Regína sacratíssimi Rosárii, ora pro nobis!


Ave Maria!
Seventeenth Sunday after Pentecost—11 September AD 2016

Ordinary of the Mass
English Text
Latin Text

“Thou shalt love the Lord thy God with thy whole heart, and with thy whole soul, and with thy whole mind.
Thou shalt love thy neighbor as thyself.”[1]


    In his first Epistle, Saint John tells us, in effect, that “it is easier to love our neighbor, whom we see” than it is to “love God whom we do not see.”[2]  We might take exception with Saint John, for we have all encountered people who are hard to like.  Some people are lazy or slovenly.  Some may be dirty and even smell bad.  Others may be haughty and condescending, trying to make us feel inferior and unlikeable ourselves.  But I think Saint John is just pointing to the reality that people's intellect and will are formed by their senses.  We require the input of our senses to decide that someone is likable or unlikable.  So, how then are we to follow this Great Commandment to “Love God with our whole being”?  How are we to know a Being who is pure Spirit?

    We can begin by recognizing that God elected to enter human history roughly two thousand years ago, adding human nature to the divine, and taking up human flesh by overshadowing the Blessed Virgin Mary, being born in the town of Bethlehem, and being given the name “Jesus.”  While that “Incarnation” was thousands of years and thousands of miles away, we have the testimony of eyewitnesses—people who walked with Him, talked with Him, ate with Him, witnessed His miracles, saw Him die on the cross, and witnessed the fact of His glorious Resurrection three days later.

    We also have the Old Testament body of literature that sets the stage for the Incarnation.  It describes the fact of creation, the fall of Adam and Eve, and God’s continuing relationship with His fallen creatures—the giving of His Commandments and the prescription of the way in which He wanted to be worshipped.  He did not abandon His people.

    Some of what we know comes to us through “Tradition.”  Some things were passed by word of mouth, and not immediately written down like the books of the Bible.

    As if the written record were not enough, we can know something of God in the works of creation.  To look up into the sky on a clear night;  to experience the power of the rising sun; to witness the miracle of life from conception through childbirth to maturity and even death. 

    Here, with the magnificence of creation, three pitfalls must be avoided.  First, as the Book of Wisdom cautions we must not mistake these magnificent works for the Workman:  We must not imagine “the fire, or the wind, or the swift air, or the circle of the stars, or the great water, or the sun and moon, to be the gods that rule the world.[3]  These are not gods;  they are but the works of God.

    The second pitfall to be avoided is the mistake that modern science has demonstrated the possibility of creation without a Creator.  Far from it, the tools of modern science have revealed a far greater complexity in creation than what we can see with the naked eye.  Today we know that the stars are not mere pinpricks of light on a black background—there is a much more complex structure.  Today we can look deep down into the mysteries of life itself to see incredible (and inter‑related) complexity in a great diversity of species.  Yet we are no better able to explain these things than the author of Genesis could explain them.  The modern scientist must say to God, with his Old Testament counterpart, “Thou hast ordered all things in measure, and number, and weight.”[4]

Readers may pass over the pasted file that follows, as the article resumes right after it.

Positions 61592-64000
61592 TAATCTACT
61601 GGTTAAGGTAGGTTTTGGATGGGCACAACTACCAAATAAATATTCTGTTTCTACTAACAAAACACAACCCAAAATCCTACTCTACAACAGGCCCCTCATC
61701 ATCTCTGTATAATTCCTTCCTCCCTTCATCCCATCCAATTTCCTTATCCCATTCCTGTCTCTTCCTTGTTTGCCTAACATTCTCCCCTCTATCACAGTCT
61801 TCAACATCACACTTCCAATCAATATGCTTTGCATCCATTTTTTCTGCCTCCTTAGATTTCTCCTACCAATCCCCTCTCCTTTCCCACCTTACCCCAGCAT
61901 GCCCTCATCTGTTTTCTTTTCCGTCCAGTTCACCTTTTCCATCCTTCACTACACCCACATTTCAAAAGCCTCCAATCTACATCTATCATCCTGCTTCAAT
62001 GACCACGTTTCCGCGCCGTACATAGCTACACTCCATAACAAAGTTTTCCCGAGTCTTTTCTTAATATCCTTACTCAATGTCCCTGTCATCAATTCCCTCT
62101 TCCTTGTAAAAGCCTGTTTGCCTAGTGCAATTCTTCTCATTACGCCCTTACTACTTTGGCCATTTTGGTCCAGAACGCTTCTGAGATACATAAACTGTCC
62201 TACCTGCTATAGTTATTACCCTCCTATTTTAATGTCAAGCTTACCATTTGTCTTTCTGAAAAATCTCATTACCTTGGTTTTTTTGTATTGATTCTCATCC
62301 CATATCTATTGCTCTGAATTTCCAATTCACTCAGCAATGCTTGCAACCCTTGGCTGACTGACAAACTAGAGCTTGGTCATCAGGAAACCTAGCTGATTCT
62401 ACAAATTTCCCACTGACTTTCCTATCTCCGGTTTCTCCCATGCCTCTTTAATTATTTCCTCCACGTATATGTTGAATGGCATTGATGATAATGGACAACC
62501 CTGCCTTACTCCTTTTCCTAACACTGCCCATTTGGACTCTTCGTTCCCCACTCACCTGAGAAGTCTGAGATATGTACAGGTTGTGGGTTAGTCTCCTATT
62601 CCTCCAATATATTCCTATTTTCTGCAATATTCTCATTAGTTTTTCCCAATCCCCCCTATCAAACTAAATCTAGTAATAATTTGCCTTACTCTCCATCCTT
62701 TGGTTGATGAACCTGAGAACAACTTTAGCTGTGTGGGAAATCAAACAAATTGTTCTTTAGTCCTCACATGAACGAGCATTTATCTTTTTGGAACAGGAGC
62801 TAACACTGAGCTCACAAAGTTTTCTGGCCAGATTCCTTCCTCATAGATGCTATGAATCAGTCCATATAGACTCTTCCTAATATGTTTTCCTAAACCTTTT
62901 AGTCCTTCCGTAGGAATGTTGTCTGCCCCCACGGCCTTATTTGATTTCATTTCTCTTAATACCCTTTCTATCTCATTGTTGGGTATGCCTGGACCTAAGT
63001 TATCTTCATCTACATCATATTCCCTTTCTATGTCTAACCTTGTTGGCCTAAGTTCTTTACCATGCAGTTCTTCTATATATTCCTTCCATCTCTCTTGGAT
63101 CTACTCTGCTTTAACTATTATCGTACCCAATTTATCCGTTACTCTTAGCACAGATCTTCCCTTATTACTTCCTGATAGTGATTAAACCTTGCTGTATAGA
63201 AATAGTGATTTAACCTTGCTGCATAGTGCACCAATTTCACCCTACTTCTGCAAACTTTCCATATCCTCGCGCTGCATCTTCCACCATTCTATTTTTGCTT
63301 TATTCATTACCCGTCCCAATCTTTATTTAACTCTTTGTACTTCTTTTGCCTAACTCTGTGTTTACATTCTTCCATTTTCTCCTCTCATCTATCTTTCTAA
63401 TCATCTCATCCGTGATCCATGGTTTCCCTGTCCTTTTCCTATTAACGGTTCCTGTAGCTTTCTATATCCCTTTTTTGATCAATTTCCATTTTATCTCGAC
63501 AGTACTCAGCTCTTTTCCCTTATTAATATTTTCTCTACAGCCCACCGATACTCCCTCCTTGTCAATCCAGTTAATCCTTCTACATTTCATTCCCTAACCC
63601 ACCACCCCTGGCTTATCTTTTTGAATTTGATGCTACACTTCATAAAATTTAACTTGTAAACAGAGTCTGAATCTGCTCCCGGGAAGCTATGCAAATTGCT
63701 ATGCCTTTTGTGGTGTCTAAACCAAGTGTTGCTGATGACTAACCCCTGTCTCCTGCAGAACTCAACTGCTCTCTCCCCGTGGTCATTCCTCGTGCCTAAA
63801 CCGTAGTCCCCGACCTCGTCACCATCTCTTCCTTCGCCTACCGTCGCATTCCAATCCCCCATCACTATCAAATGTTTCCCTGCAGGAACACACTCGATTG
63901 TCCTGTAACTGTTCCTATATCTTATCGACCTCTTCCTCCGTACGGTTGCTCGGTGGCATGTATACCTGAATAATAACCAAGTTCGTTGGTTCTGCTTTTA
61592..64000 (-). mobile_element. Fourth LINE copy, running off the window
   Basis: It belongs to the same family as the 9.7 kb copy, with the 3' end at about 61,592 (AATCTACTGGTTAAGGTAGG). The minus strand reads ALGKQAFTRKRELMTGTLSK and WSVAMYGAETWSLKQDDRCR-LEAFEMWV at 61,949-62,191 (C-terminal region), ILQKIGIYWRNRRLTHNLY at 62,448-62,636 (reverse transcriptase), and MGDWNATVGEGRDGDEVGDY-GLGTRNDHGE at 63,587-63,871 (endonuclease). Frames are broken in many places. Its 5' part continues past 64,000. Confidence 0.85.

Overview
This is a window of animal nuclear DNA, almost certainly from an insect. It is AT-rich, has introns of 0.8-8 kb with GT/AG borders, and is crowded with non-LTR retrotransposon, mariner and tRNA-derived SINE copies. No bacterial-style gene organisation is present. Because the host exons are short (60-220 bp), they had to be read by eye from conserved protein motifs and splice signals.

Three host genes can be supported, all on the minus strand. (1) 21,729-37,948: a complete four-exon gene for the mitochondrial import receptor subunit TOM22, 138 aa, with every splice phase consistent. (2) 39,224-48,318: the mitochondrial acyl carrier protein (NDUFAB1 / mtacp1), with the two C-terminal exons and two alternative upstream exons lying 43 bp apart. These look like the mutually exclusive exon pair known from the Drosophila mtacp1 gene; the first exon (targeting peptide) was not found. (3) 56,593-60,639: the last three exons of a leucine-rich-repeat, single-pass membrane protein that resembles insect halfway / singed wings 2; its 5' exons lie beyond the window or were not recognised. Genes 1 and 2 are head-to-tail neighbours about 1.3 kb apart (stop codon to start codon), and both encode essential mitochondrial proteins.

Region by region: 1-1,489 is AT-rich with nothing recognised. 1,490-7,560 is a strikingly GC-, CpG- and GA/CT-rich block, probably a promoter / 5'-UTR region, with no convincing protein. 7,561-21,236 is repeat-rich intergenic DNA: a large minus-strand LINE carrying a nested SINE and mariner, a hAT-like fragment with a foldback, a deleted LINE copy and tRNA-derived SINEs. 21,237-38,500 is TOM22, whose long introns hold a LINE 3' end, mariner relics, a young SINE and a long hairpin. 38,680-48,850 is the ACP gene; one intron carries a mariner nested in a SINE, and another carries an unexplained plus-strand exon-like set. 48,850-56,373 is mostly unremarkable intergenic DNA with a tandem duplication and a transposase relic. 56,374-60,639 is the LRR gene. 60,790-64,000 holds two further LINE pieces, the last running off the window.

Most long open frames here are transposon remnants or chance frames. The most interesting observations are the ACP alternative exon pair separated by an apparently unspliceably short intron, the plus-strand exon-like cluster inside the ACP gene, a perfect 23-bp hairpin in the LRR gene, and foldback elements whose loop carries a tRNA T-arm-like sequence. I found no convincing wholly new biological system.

The third pitfall is that of Modernists claiming to be Christian theologians who want to make the universe evolve into man and even into God!  For these pantheists, the universe and not God is the source of all things.[5]  Some hold that the earth itself—Gaia—is to be worshipped![6]  Some claim a “Cosmic Christ”—a “third nature” of God that manifested itself in the light streaming forth from the “Big Bang” of creation.[7]  Most of these people are obvious frauds and crackpots, but we must be careful!

    Finally, we know God more directly in the Mass and the Sacraments.  In Holy Mass we take a role in the Sacrifice of His Son on the Cross—with the priest and with Christ, we make the holiest offering possible—we offer Christ Himself to His Father.  In Holy Communion we are intimately united to God in His Son, receiving both His humanity and His divinity.

    So we know God in the Scriptures, both Old and New.  And we know God in the unwritten traditions of Christianity.  We know God in His Mass and His Sacraments.  And we know God in the works of His creation—but we have seen that this source requires some caution.  I want to leave you with the understanding that all of these are but “jumping-off points.”  It remains for us to take these sources and to meditate on them.  We should examine the implications of everything we know about God.

    Yes, God created the magnificent universe out of nothing!—but, why did He create it?  Why did He create man and women out of the clay of the earth?[8]  When they didn’t meet His expectations, why didn’t He just roll them back into a ball of clay and start all over?  Why did He overshadow the Virgin in order to begin a life of poverty and suffering and death?

    If you go to these sources, you will have thousands of questions, all beginning with the word “Why.”  You will begin to know God better.  And when you realize that virtually all of your questions can be answered only if we acknowledge God’s love for us, then you will be well on your way to “Loving God with your whole being, and your neighbor as yourself.


Dei via est íntegra
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